When Haitian gangs tighten control, the cop’s family is shaken

When Haitian gangs tighten control, the cop’s family is shaken


PORT-AU-PRINCE, Haiti — Each day as Daniel Marie Carmel’s husband put on his flak vest and walked out the door to fight another day against Haiti’s gangs, she wondered if he would be coming home that night.

Friday was the day her smiling spouse Ricken Staniclasse, who was 18, didn’t.

One of the country’s nearly 200 gangs ambushed its police force this morning and sent shots through the streets in an unexpected area – a villa-lined stretch of the country’s capital, Port-Au-Prince.

A gang led by Lionel Lazarre fought police patrol in the sweltering Caribbean heat as officers frantically called for reinforcements. But help never came, the country’s police union said.

The fighting killed three officers, hospitalized a fourth with gunshot wounds and left 44-year-old Staniclass missing.

Meanwhile, Carmel feared for herself and her three children.

“My husband fought with the gangs a lot, and we don’t know what could happen to us,” said Carmel, 43, while curled up on her red couch surrounded by neighbors. “I can’t sleep in the house anymore because I don’t know what could happen to us.”

The firefight was just the latest example of how Haitian gangs have grown in power and reach, leaving much of the population terrorized.

While the United Nations estimates that 60% of Port-Au-Prince is controlled by gangs, most Haitians today assume that number is closer to 100%.

Haiti has grappled with endemic gang violence for years, but following the assassination of former President Jovenel Moïse in 2021, the country spiraled into lawlessness.

Powerful gangs have taken advantage of the political chaos and dissatisfaction with the current government of Prime Minister Ariel Henry to further consolidate their control.

The government has failed to calm the violence and many are forced to flee their homes. News of rapes, kidnappings and assaults on the police have become the new norm.

Jolicoeur Allande Serge, director of the police unit attacked, said Friday’s attack in the Petion-Ville neighborhood was a sign of that. He noted that moving to upper-class areas “benefits[the gangs’]economic interests”.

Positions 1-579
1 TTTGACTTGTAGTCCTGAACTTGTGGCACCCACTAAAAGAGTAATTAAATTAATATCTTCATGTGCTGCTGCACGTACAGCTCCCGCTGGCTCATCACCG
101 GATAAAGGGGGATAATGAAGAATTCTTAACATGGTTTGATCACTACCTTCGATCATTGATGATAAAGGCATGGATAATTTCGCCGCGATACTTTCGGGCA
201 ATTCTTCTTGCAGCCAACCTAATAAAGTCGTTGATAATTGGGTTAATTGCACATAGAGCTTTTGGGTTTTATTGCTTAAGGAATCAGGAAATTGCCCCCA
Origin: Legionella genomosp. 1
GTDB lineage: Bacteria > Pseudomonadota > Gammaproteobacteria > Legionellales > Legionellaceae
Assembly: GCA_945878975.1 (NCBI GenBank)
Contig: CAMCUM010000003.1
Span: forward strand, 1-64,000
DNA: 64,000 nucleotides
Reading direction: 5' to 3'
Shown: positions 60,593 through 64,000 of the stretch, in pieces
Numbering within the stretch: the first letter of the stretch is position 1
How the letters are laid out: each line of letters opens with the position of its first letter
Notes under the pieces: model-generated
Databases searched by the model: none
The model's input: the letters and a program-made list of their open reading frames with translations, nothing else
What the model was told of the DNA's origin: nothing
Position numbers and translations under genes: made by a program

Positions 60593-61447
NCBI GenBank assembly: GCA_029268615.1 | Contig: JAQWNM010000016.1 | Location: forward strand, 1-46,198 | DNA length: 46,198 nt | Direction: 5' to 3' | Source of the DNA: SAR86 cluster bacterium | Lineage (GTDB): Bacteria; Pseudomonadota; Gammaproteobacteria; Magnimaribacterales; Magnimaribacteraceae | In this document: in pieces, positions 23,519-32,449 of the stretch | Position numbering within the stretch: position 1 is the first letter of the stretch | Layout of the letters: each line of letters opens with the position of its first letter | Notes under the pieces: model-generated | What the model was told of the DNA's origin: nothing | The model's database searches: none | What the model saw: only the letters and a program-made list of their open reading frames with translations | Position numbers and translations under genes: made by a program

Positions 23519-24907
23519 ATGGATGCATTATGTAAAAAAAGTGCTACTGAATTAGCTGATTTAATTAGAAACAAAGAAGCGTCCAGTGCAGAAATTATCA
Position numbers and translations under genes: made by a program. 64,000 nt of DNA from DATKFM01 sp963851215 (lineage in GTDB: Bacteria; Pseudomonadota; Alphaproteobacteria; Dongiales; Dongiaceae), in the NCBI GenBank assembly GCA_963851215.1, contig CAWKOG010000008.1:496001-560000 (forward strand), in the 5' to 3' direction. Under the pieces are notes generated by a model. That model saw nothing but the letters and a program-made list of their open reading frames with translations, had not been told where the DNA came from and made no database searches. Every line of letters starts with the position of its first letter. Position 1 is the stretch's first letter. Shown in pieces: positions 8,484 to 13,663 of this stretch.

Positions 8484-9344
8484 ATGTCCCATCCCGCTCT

Kidnappings and ransoms of up to $1 million have been an important part of funding such armed groups.

Meanwhile, the police units struggle to keep up.

While Canada and the United States have been sending armored vehicles and other supplies to Haiti, law enforcement officials say it’s only a fraction of what they really need.

Tensions remained high on Saturday and by afternoon Serge was standing amid a group of armored trucks dented by bullets. Officers with automatic weapons, their faces covered by black masks, scurried about.

A group of 50 officers returned to the area where they fought Friday night to try to break through a gang blockade and search for missing officer Staniclasse.

“I’ve lost three men… We’re not afraid. We’re frustrated because we don’t have enough equipment to fight,” Serge said as he saw a convoy of police trucks pull off the station. “We need ammunition, helmets, armored vehicles.”

Analysts expect the bloodshed to worsen, especially after Haiti’s last 10 elected officials ended their Senate term in early January, leaving parliament and the presidency vacant because the government failed to hold elections.

Critics say it has turned Haiti into a “de facto dictatorship.”

Meanwhile, people like Daniel Marie Carmel feel hope for their country fading. Carmel said her husband always hoped he could help clean up his town. Together they built a home and a life together. Her 11-year-old son dreamed of following in his father’s footsteps.

“He loved people, he loved helping people,” she said of her husband.

But two years ago, the violence in their neighborhood got so bad that they applied for visas to emigrate to the United States, hoping to join an exodus of people leaving Haiti. They never got an answer.

“I don’t know if he’s alive or dead, but I’m concerned,” she said. “If we could leave the country, my husband would still be alive.”

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